HRC warns govt on technology accessibility


Joseph Brookes
Senior Reporter

The Australian Government must reform discrimination laws, amend its procurement rules and commit to standards to make technology more accessible to people with a disability, the Australian Human Rights Commission has warned.

Its Human Technology Report, tabled to Parliament on Thursday after a three-year investigation of emerging technology, found poorly designed technology was excluding people with a disability, and procurement policies and compliance with standards were lacking in Australia.

Advocates have welcomed the findings, saying governments have lost momentum on digital accessibility in recent years and are struggling to lead by example compared with other countries.

The report recommended the federal government lead change through law reform, monitored accessibility compliance and by favouring the procurement of technology and entities that are.

Doing so would bring Australia further in line with its international commitments on protecting the rights of people with a disability, according to the report.

Canberra Parliament House
The Australian Government needs to make law and policy changes to drive digital accessibility, a Human Rights report has found.

“There’s massive digital transformation happening. No-one should be left behind in that process, especially people with a disability,” Australian Human Rights Commissioner Ed Santow told InnovationAus.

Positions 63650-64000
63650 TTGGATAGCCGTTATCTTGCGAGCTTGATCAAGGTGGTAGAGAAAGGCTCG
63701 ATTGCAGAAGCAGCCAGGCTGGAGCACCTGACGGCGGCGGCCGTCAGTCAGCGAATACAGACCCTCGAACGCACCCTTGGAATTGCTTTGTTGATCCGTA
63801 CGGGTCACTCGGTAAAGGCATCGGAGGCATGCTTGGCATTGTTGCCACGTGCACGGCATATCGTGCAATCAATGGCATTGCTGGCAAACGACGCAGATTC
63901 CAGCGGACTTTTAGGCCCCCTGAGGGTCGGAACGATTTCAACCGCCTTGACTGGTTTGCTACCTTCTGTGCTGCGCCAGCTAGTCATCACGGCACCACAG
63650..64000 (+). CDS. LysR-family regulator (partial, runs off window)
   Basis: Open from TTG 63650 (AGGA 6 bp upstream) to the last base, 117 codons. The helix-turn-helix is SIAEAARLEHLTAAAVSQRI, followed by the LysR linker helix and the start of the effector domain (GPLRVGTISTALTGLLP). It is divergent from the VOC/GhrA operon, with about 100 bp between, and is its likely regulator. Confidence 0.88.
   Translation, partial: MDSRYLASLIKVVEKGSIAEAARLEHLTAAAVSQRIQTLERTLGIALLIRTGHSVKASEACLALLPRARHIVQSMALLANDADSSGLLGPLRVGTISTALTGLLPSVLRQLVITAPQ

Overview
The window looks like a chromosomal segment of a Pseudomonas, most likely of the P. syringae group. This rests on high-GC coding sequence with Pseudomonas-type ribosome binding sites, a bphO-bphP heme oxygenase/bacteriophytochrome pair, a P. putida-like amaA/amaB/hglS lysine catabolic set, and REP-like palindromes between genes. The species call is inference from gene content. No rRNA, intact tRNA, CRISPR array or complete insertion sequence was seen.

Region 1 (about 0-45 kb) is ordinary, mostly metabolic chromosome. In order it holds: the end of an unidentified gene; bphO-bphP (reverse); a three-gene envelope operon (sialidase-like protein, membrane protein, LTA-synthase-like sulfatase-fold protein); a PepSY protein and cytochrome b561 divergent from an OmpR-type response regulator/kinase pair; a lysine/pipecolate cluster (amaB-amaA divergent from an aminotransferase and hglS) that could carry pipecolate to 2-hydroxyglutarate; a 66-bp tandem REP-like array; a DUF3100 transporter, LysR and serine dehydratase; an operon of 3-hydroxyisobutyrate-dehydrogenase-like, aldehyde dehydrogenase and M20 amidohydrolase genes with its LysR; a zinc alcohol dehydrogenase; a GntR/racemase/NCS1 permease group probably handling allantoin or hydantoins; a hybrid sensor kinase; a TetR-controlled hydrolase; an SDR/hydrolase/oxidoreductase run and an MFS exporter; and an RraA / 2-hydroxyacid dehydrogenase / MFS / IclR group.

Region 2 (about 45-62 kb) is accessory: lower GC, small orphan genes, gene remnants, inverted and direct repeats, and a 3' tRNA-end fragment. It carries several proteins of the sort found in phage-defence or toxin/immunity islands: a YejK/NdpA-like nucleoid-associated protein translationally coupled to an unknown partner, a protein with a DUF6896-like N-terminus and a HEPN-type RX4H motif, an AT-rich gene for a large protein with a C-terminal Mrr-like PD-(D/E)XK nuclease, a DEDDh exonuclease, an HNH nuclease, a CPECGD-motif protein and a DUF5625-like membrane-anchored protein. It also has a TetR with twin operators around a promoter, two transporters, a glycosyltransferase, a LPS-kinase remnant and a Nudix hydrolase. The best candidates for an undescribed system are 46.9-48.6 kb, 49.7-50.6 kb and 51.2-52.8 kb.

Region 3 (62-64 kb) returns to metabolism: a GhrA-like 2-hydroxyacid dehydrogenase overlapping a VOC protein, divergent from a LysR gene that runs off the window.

“That’s why we’re calling for clear regulation and good leadership. Whenever the digital world is not accessible it shuts people with disability out in the same way that a poorly designed bus or building prevents people with a physical disability from participating.”

While Australia is a signatory to the international human rights convention regarding people with a disability, federal, state and territory governments are yet to fully incorporate it in their laws or the National Disability Strategy — a delay the UN has expressed concern with.

Australia also lacks federal whole of government agreements to use technology that complies with basic standards like WCAG 2.1. and Australia’s own 2016 accessibility standard for technology procurement.

While Commonwealth departments are “strongly encouraged” to meet accessibility standards and are legally required to ensure their service is usable and accessible to people with disabilities, compliance is not regularly published.

The AHRC recommended implementing whole of government agreements to comply with the two technology standards, including providing publicly available information on agency compliance and a central line agency and Minister to take responsibility.

Australian governments should further promote accessible technology themselves by adding requirements to their procurement rules and favouring entities that uphold accessibility standards themselves, the report recommended.

“Procurements is probably one of the biggest levers that government have to influence accessibility across the Australian marketplace,” said Stewart Hay, founder of Australian accessibility agency Intopia.